Navigating the complexity of overlapping datasets

The end user’s new challenge is making sense of multiple, overlapping datasets. Suppose you have one discussion that spans the hours of 10:00-14:00, another discussion that spans the hours of 12:00-16:00, and emails that arrive at 11:00 and 15:00. How can we best present this information in a way that allows the user to follow the content of the various data sources? Traditional chronological review may not be good enough, so we may need to develop new tools to view the data differently.

Adapting review strategies for modern data challenges

The new technologies of conversational data and LLMs will change how we process datasets, and efficiency of effort will not be the only factor to consider. The roles of review teams will need to change to take advantage of the new technologies, and efforts will need to shift from tedious manual reviews to setting up automated reviews and more nuanced evaluations of those reviews. We need a modern approach to solve modern problems, and we need to rethink what we mean by “Document” and “Recall.” By doing this, we can combine data from multiple sources to build a narrative and continue to explore ever larger and ever more complex datasets with reasonable amounts of time and resources.

Conclusion: Advancing Legal Review with AI

As we conclude our Navigating AI Success Metrics series, we explored Recall, Rejection, Precision, and the innovative use of Large Language Models (LLMs) in handling complex data landscapes. Through this series, a few key themes emerged. First, the integration of diverse data types—ranging from document-based datasets to dynamic conversational threads—demands a reevaluation of traditional metrics and methodologies. We’ve seen how LLMs offer unparalleled flexibility, allowing us to redefine what constitutes a “Document” and how we measure “Recall” in the age of AI.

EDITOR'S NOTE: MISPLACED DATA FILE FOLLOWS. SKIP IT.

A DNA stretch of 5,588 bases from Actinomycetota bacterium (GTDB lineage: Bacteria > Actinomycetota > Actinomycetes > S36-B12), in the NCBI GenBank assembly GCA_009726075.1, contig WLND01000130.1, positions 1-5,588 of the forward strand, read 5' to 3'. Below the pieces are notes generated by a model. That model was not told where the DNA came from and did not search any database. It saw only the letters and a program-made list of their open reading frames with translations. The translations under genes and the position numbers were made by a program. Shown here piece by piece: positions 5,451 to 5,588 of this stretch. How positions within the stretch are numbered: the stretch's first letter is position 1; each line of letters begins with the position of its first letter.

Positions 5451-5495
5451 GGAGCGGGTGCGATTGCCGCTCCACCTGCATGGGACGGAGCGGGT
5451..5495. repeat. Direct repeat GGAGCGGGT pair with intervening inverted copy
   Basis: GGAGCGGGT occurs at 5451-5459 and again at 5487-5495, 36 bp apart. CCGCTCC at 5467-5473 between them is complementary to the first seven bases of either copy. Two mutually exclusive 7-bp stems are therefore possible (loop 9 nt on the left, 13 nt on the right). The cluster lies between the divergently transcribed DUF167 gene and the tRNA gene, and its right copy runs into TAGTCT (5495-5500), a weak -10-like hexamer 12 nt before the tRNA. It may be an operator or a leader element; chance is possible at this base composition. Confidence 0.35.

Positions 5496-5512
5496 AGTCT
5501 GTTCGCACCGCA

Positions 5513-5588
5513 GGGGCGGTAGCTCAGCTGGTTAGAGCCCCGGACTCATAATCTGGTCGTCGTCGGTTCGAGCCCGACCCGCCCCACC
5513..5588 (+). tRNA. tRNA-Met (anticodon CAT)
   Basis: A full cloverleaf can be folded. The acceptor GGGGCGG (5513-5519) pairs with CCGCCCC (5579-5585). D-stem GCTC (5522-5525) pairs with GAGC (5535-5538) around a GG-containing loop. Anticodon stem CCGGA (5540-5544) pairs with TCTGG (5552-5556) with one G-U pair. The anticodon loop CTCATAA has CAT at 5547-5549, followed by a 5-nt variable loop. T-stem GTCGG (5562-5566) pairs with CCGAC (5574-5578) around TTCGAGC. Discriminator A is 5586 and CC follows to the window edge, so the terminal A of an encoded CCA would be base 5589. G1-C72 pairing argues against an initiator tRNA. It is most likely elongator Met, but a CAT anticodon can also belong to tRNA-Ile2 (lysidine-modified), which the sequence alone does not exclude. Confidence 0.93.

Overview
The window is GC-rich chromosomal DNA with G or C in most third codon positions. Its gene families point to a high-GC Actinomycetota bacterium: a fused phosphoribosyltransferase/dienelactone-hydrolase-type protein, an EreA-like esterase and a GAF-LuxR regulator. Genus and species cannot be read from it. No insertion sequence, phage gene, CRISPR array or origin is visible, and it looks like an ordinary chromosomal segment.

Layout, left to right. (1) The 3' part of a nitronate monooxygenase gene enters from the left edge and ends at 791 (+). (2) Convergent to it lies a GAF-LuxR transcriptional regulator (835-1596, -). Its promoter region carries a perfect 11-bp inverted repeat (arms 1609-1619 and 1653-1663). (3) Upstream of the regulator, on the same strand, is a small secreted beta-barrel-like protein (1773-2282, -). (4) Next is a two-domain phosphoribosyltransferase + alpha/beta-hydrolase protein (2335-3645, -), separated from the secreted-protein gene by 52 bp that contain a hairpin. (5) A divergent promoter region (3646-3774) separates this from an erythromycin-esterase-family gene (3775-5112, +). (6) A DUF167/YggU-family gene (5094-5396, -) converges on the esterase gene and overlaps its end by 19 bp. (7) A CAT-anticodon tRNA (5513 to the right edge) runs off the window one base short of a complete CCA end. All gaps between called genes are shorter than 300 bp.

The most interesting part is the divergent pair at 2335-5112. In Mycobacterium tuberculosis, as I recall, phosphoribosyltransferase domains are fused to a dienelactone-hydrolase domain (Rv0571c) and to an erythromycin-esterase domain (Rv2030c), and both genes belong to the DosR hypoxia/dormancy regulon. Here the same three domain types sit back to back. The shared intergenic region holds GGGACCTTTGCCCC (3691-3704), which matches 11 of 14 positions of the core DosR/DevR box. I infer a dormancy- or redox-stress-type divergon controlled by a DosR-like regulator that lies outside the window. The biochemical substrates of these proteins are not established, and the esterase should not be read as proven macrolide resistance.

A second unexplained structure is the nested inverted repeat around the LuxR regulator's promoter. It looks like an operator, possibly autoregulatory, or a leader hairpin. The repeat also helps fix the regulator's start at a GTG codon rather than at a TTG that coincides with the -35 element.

The transition towards automated, AI-driven review processes streamlines the identification of relevant information and significantly alleviates the manual burden on legal professionals. By adopting these advanced technologies, review teams can shift their focus from the laborious task of data labeling to the more nuanced and critical role of evaluating AI-generated insights.

Looking forward, the challenge lies in refining these technologies and ensuring they are accessible and adaptable to the specific needs of legal review. As AI continues to evolve, so must our strategies for data analysis, which require ongoing education and adaptation.

This series has aimed to provide a foundation for understanding AI’s pivotal role in transforming legal review processes. By embracing these new tools, we also open the door to further innovation, encouraging a collaborative approach to problem-solving that leverages the best technology to meet modern legal practices’ complex demands.

That’s a wrap for this ‘AI Success Metrics’ Series – make sure to explore the preceding segments for further insights and knowledge or consider exploring alternative topics like the Collaboration Data Survey Results Series!